Once upon a time, he promised her the moon. It's time to deliver.
Louisa D’Angelo used to believe in happily ever after—until the tragic death of her son and the demise of her marriage. Now, five years later, with her life back in order, she has a great career and a wonderful man in her life. So what if the passion and excitement isn't there? In her book, passion and excitement only lead to heartbreak. Then, her ex-husband shows up and upsets her tidy little world.
Gabe D’Angelo never believed in happily ever after—until he met Louisa who taught him how to love and be loved. But their happiness was short-lived. Guilt and grief forced Gabe to walk away. Now, though he's pulled his life together and should be happy, he realizes something’s missing. After seeing her from afar at a family wedding, he knows what it is. It’s Louisa.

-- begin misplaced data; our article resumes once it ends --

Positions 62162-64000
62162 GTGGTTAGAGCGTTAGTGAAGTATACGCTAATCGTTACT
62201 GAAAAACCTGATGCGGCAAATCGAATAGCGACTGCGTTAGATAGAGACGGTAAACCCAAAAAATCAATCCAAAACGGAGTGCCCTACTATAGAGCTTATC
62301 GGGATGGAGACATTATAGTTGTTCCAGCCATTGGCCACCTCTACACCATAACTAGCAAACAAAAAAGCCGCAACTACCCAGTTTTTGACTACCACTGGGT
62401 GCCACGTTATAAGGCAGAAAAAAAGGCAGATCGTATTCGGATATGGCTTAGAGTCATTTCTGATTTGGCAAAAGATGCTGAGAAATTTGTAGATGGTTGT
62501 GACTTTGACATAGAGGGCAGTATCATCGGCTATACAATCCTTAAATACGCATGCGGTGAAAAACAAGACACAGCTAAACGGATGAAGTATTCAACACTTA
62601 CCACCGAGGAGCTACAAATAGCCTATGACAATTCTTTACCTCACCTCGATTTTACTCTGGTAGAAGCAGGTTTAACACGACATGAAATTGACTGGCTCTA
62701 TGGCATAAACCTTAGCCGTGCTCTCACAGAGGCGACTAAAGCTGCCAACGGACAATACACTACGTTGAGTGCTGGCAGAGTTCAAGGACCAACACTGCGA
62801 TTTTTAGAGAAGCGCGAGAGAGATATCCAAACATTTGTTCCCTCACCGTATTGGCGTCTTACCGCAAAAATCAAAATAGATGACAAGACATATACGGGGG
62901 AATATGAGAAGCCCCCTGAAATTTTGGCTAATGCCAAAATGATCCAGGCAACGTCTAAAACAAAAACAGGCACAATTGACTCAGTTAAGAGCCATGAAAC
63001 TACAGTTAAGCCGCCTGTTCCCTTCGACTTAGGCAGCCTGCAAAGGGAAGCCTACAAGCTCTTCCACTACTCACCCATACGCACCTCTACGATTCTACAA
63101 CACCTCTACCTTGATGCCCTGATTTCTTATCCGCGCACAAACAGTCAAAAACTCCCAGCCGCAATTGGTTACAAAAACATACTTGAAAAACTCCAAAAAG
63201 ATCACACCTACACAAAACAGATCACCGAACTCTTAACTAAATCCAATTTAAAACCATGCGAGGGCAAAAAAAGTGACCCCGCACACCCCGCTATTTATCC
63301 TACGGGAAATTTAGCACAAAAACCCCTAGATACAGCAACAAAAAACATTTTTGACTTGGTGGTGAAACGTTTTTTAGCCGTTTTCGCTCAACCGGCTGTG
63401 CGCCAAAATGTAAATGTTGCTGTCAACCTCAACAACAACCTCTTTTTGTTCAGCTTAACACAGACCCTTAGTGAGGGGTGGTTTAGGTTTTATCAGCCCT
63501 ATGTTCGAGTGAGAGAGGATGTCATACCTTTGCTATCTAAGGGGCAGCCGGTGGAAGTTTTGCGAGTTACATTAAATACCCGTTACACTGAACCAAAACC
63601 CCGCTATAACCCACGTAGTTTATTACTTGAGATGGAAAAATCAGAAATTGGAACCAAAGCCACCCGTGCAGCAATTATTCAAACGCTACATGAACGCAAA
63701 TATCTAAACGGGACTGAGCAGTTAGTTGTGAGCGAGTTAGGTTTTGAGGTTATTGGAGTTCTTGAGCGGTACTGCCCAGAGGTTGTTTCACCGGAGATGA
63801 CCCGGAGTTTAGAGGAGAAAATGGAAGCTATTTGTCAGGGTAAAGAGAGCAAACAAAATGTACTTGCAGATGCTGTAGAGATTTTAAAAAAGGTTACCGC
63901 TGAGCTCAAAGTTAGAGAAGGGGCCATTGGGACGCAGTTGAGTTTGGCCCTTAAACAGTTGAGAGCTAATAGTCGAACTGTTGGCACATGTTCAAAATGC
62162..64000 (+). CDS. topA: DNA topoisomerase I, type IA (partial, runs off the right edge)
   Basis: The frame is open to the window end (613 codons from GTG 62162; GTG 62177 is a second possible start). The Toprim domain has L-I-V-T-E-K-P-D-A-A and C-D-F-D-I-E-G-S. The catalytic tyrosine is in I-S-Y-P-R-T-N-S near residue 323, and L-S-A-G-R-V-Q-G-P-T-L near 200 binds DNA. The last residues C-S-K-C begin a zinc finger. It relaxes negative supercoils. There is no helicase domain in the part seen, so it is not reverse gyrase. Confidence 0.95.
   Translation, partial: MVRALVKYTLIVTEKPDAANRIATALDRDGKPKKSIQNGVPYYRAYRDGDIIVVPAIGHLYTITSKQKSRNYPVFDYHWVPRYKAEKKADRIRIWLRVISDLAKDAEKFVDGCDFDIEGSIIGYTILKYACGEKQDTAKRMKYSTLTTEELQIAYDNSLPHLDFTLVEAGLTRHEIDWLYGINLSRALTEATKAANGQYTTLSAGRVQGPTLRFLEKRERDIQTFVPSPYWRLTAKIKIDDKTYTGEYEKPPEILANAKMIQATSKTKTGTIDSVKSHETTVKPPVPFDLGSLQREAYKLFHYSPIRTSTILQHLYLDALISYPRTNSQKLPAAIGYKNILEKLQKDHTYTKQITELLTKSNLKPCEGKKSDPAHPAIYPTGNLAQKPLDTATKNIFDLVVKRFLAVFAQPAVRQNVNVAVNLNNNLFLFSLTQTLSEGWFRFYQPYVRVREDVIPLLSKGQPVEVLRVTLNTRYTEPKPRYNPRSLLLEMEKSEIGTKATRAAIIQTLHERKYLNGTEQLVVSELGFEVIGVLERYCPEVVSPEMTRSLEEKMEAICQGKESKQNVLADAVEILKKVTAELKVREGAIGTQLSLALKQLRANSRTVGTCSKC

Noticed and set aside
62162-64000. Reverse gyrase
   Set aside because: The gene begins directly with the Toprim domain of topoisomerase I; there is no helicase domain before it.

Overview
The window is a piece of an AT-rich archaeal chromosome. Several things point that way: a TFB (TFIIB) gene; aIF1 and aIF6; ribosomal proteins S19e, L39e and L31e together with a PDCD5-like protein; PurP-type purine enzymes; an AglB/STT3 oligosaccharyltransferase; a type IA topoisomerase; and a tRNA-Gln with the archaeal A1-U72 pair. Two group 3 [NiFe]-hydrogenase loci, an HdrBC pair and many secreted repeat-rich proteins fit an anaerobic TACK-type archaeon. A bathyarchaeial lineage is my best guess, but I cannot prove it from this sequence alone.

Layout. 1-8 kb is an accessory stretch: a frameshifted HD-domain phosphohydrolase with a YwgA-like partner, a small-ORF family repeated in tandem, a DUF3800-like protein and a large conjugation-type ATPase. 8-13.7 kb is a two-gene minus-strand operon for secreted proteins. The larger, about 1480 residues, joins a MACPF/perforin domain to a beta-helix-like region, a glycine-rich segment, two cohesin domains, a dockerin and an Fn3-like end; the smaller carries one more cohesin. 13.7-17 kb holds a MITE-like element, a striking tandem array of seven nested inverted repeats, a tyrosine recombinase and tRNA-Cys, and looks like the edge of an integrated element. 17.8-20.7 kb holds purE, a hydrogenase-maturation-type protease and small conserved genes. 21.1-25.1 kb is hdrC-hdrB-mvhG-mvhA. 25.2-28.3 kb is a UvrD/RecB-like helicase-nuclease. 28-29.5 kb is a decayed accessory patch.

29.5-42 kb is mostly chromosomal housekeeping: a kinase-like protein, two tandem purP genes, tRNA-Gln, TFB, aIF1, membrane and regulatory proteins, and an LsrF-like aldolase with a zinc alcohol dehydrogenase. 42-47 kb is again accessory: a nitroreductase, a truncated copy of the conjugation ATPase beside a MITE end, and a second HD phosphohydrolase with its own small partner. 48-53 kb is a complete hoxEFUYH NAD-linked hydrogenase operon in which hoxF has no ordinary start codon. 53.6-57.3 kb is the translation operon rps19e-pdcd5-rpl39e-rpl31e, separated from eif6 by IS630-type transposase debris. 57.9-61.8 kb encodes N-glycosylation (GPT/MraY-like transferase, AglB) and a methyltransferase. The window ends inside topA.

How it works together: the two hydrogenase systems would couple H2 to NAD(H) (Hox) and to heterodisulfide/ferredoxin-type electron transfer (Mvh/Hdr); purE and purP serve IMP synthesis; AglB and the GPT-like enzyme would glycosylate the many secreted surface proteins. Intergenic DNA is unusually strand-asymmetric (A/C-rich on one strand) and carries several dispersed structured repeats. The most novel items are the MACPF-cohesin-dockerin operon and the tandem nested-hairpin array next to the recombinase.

The problem is convincing her she's still in love with him.
This time she’d have control of her emotions. She wouldn’t go suddenly mute as she had in the receiving line. This time she’d tell him—
“Beautiful night.” Gabe’s soft voice was right behind her.
Louisa jumped but didn’t turn around.
He moved beside her and leaned his hip against the railing. “I saw you disappear out here. Thought you might like something cold to drink.” He held out a glass.
Louisa stared at it a moment before taking it, careful not to touch his fingers or look at him. “Thank you.” When the cool condensation dripped down her wrist, she finally took a sip. Cranberry juice and 7-Up. He remembered.
When he lifted his own drink to his lips, she stared at it and frowned.
“Coca-Cola,” he said. “Straight up.” He grinned. Trying not to question the relief she felt nor the way her heartbeat sped up at his smile, she said, “How long has it been?”
“Going on four years now.”
“Good for you.” She wanted to smile, but couldn’t.
He stared at her, his dark brown eyes as intense as ever and just as unnerving. “How are you, Lou?”
“Fine.” He didn’t deserve more of an answer.
“You look good.” His gaze brushed over her, and the old blush swept upward from her toes.
He looked good, too. His wavy brown hair cast auburn from the setting sun and brushstrokes of gray streaked his temples and sideburns. Five years wasn’t usually long enough for someone’s appearance to change too dramatically, but Gabe had changed. A lot.